Assessing the Problem: Leadership Collaboration Communication Change Management and Policy Considerations
Nurses, who make up the majority of the healthcare workforce, are vital to patient care. Nurses in all professional roles strive to improve organizational processes and achieve positive patient outcomes. In particular, nurses identify problems, plan interventions/strategies, and implement the strategies-skills, all of which directly impact patient outcomes and organizational effectiveness (Wakefield et al., 2021).
Patient care is constantly evolving, and this evolution is due to the initial identification of a problem and the pursuit of solutions. However, before embarking on a specific change management strategy, the best approach is to assess and review credible evidence to determine appropriate interventions. As a result, nurses must be actively involved in the entire change process, beginning with the prodromal phase of justifying the appropriateness of interventions to be implemented (Wakefield et al., 2021).
Using hypertension as an example, the goal of the following discussion is to elaborate on the problem extensively, drawing on evidence from relevant databases, and to discuss the effectiveness of nursing standards/or policies in improving the patient problem, as well as the leadership strategies relevant to the problem identified.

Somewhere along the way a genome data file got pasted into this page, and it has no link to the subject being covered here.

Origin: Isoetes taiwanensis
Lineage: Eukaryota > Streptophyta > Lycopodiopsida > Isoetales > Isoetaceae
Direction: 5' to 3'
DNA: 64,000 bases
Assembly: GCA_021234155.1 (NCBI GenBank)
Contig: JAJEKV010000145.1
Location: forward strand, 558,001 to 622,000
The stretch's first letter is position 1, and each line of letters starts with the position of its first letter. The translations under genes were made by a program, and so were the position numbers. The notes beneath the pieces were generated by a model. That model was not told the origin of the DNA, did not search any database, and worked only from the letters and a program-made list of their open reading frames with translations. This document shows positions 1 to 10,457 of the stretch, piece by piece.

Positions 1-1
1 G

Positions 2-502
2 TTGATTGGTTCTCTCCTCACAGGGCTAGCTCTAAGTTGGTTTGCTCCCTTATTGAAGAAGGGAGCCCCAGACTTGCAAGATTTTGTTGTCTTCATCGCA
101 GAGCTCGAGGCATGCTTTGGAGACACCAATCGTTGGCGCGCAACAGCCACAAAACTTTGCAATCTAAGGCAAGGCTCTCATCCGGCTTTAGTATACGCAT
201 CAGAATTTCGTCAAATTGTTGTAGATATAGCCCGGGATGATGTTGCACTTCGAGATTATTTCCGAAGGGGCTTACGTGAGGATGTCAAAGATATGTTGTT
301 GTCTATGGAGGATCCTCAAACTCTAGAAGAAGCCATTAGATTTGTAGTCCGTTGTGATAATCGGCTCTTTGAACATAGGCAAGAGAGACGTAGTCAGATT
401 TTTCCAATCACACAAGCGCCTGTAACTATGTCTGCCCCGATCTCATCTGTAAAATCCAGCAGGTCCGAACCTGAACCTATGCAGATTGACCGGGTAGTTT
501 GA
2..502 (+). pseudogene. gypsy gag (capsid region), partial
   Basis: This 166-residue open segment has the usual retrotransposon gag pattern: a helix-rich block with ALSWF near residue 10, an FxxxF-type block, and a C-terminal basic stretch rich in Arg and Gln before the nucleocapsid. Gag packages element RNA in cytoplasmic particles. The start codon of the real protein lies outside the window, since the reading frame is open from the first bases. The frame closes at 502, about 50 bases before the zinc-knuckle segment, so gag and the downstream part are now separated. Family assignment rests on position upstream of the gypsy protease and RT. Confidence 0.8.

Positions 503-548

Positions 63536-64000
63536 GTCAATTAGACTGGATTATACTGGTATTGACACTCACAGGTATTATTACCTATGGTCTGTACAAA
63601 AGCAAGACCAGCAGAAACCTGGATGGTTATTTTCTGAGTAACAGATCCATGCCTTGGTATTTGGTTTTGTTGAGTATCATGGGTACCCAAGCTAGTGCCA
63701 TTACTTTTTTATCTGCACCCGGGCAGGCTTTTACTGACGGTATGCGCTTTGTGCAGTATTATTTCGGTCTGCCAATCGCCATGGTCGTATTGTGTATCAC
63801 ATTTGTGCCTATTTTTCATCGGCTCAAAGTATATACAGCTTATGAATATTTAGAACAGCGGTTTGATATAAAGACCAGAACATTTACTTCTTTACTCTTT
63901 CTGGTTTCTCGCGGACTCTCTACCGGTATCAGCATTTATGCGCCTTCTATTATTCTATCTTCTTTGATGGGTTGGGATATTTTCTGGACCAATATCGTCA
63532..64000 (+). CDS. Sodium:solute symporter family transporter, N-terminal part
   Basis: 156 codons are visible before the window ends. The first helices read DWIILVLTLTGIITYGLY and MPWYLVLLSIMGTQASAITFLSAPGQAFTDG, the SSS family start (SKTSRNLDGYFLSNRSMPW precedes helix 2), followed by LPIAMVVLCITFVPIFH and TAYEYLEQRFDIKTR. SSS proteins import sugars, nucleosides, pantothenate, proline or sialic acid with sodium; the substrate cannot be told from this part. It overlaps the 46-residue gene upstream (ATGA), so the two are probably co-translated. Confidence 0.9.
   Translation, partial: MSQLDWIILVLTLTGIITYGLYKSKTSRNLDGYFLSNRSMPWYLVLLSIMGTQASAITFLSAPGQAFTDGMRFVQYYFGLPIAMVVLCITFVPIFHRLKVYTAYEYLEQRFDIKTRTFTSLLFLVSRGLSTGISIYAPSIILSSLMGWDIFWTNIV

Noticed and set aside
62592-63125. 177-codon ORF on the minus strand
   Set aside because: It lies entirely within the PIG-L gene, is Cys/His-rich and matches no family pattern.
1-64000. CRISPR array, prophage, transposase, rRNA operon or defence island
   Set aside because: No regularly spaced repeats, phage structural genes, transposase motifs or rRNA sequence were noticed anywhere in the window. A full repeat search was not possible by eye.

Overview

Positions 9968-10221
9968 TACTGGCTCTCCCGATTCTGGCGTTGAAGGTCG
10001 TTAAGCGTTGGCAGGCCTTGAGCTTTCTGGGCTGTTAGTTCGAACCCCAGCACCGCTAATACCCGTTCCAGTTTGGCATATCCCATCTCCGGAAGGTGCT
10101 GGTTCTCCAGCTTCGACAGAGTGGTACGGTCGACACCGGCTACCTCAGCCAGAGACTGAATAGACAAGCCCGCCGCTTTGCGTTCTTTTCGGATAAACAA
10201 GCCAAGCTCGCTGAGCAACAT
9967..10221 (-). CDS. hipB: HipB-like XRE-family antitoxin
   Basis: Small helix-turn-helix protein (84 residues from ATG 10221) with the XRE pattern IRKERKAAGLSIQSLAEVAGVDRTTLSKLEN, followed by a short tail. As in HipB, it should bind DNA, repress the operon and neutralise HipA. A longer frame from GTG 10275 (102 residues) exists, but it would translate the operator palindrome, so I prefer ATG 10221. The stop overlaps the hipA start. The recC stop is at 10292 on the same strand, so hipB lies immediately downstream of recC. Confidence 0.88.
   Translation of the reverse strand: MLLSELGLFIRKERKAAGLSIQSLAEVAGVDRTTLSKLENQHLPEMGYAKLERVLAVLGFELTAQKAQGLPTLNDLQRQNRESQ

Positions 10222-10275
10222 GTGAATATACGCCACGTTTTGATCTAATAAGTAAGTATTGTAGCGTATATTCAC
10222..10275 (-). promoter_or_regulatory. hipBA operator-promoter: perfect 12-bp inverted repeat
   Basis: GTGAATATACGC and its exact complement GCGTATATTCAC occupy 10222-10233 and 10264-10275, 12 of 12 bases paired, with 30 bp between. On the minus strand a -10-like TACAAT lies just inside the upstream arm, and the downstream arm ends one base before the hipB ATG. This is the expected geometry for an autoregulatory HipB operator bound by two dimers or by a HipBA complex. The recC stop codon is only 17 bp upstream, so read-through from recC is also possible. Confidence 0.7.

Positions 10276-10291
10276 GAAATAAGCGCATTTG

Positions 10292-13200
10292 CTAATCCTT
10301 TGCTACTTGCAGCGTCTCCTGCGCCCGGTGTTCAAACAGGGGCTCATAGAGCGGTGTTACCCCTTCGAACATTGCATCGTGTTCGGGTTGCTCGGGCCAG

Identification of the Patient/Family/Population Health Problem Relevant to My Practice
Summary of the Health Problem
Chronic illness management places a significant burden on patients and the healthcare system as a whole. A significant proportion of the global population is affected by hypertension, chronic disease, and the leading preventable risk factor for cardiovascular disease (CVD). Hypertension is defined as high blood pressure, with a systolic blood pressure of ≥140 mm Hg and a diastolic blood pressure of ≥90 mm Hg (AHA, 2022). Also, Mills et al. (2020) define hypertension as the current use of antihypertensive medications for research purposes.
In 2010, the condition affected 1.38 billion people, or 31.1% of the global population, with men having a slightly higher prevalence of 31.9% than females, who had a prevalence of 30.1% (Mills et al., 2020). Modifiable risk factors for hypertension include obesity, alcohol, smoking, diet, and physical inactivity. In contrast, the non-modifiable risk factors include a family history of hypertension, age over 65, and comorbidities such as chronic kidney disease [CKD] (WHO, 2021).
Since hypertension is mostly asymptomatic, most people are unaware they have it, earning it the moniker “silent killer.” If symptoms exist, they are often nonspecific and may include headaches, fatigue, nosebleeds, irregular heartbeats, vision changes, and ear buzzing (WHO, 2022).
Because of the serious damage that hypertension causes to essential body organs such as the kidney, heart, eyes, brain, and so on, it is recommended that the problem be identified and treated as soon as possible to avoid rapid progression to unwanted sequela.